Nigerian Islamist Radical Group Leader Killed

Nigerian Islamist Radical Group Leader Killed

By Jennifer M. Haralambides
Impunity Watch Reporter, Africa

MAIDUGURI, Nigeria – The leader of the Islamic fundamentalist group Boko Haram,  Mohammed Yusuf, was killed yesterday in a shoot-out with security forces.

“He has been killed.  You can come and see his body at the state police command headquarters,” said Isa Azare, spokesman for the Maiduguri police command.  It was reported that Yusuf’s bullet-riddled body was shown to journalists by police and displayed on state television shortly after his death.

Human rights activists have begun to allege that Yusuf had been executed and warned of revenge attacks, although police say that he died in a shoot-out.

The Nigerian information minister, Dora Akunyili, said that the Nigerian government does not “condone extrajudicial killings,” but then added, “what’s important is that he has been taken out of the way, to stop him [from] using people to cause mayhem.”

Last week during security driven raids, in search of the radical leader, it was rumored that Yusuf had fled town and was heading either to Chad or Cameroon.  However, he was finally taken into custody yesterday afternoon.  The attack resulted in heavy casualties, mostly on the side of the fundamentalists.  Police officials report that he was hiding in a goat pen at his parents-in-law’s house.

Governor Ali Modu Sheriff declared the capture of Yusuf and other remaining members of the sect to be a victory.  He also promised to come up with a bill to regulate religious sermons within the state.  Until such governmental action is implimented, the military will begin what they call “show-of-force” in Borno, Bauchi, Kano, Katsina, and Yobe to assure the civilian population of their preparedness to curtail any activities of the Boko Haram.

The Boko Haram have been in existence as far back as 1995, but have existed under many different names. This radical Islamist sect is commonly referred to as the “Nigerian Taliban.”

Nigeria map (source: Al Jazeera)

Al Jazeera – Nigeria’s Boko Haram Cheif ‘Killed – 31 July 2009

BBC – Nigeria Row Over Militant Killing – 31 July 2009

Reuters – Hundreds of Bodies in Streets After Nigeria Unrest – 31 July 2009

This Day – Boko Haram Leader Killed – 31 July 2009

Times Online – Radical Islamic Leader Mohammed Yusuf Shot Dead By Nigerian Security Forces – 31 July 2009

Impunity Watch – Over 100 Civilians Freed From Captivity in Nigeria – 29 July 2009

Fiji Faces Commonwealth Suspension

By Angela Marie Watkins
Impunity Watch Reporter, Oceania

SUVA, Fiji – Fiji will likely be suspended from the Commonwealth bloc, New Zealand said Wednesday — a day after Fiji’s military ruler strengthened his grip on power by replacing the ailing president with a stronger ally.

Commonwealth ministers will consider this week whether to suspend Fiji from the 53-nation group after the military-led government delayed elections until 2014, rather than 2009 as had earlier been promised. Suspension from the Commonwealth would see Fiji lose access to the body’s $7.5 billion aid budget and further isolate the government.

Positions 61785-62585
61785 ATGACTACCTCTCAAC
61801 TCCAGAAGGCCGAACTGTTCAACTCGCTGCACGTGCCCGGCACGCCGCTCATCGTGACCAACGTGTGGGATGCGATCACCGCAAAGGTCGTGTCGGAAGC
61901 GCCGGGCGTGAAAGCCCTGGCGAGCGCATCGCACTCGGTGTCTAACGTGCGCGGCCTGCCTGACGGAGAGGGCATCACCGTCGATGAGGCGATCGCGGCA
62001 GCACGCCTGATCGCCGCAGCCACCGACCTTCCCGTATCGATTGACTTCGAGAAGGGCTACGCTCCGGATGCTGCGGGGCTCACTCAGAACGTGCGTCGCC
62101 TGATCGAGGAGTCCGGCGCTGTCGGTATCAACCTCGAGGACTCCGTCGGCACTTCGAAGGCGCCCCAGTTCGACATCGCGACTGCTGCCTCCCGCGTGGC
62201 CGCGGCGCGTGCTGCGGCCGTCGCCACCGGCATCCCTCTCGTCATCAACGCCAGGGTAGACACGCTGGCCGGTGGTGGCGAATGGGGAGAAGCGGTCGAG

At its last meeting in March, a Commonwealth committee warned Fiji it would be thrown out unless it made progress toward restoring democracy.

Since then, self-appointed Prime Minister Commodore Frank Bainimarama, who seized power in a December 2006 coup, has rejected international demands to restore civilian government by the end of the year. His ally, President Ratu Josefa Iloilo, in April abrogated the constitution, fired the judiciary, censored the media and reappointed the military government for five years.

Bainimarama announced Tuesday Iloilo will retire on July 30. Vice President Ratu Epeli Nailatikau will serve as acting president until the Cabinet and chief justice decide on a replacement. Observers in Fiji say Iloilo’s replacement by Nailatikau, a former army commander who helped guide Bainimarama’s rise to military power, only underscores the regime’s dominance and could strengthen it.

With no constitution in place, the president has absolute power and rules by decree, but is widely viewed as answering to Bainimarama.

Bainimarama says he wants to change the electoral system in the ethnically divided nation before holding a ballot. Under the present system, people in some constituencies can only vote for candidates from their ethnic community.

The 944,000-strong population is made up of 57 percent indigenous Fijians and 38 percent ethnic Indians, according to U.S. government data. Three of the nation’s four coups in the past 22 years were sparked by ethnic tensions.

In the latest crackdown on freedom of speech, the government banned Fijian Methodists from holding their annual conference, saying it was too political and might encourage anti-government sentiment.

The Commonwealth Ministerial Action Group will meet in London July 31, according to a statement. The Commonwealth is largely composed of countries with historic links to Britain and includes Australia, Canada and New Zealand.

For more information, please see:
Associated Press – Fiji faces possible suspension from Commonwealth – 30 July 2009

Associated Press – President of military-led Fiji plans to step down – 29 July 2009

Bloomberg –  Commonwealth to Consider Suspending Fiji Over Election Delay – 29 July 2009

The New Zealand Herald – Fiji may face full suspension – 29 July 2009

Commonwealth Gives Fiji September 1 Deadline

By Angela Marie Watkins
Impunity Watch Reporter, Oceania

SUVA, Fiji – The Commonwealth will suspend Fiji on September 1 unless the South Pacific island nation re-activates a multi-party political forum intended to pave the way for a credible national election by October 2010.

After a seven-hour meeting, ministers agreed that Fiji must commit by September 1 to holding elections by October next year or face full suspension from the Commonwealth. “The group noted that Fiji’s situation with regard to fundamental Commonwealth values had deteriorated strikingly since March,” the Commonwealth Ministerial Action Group said in a statement.

In March, the Commonwealth gave Fiji a six-month deadline to restore democracy, three years after military leader Bainimarama overthrew the elected government.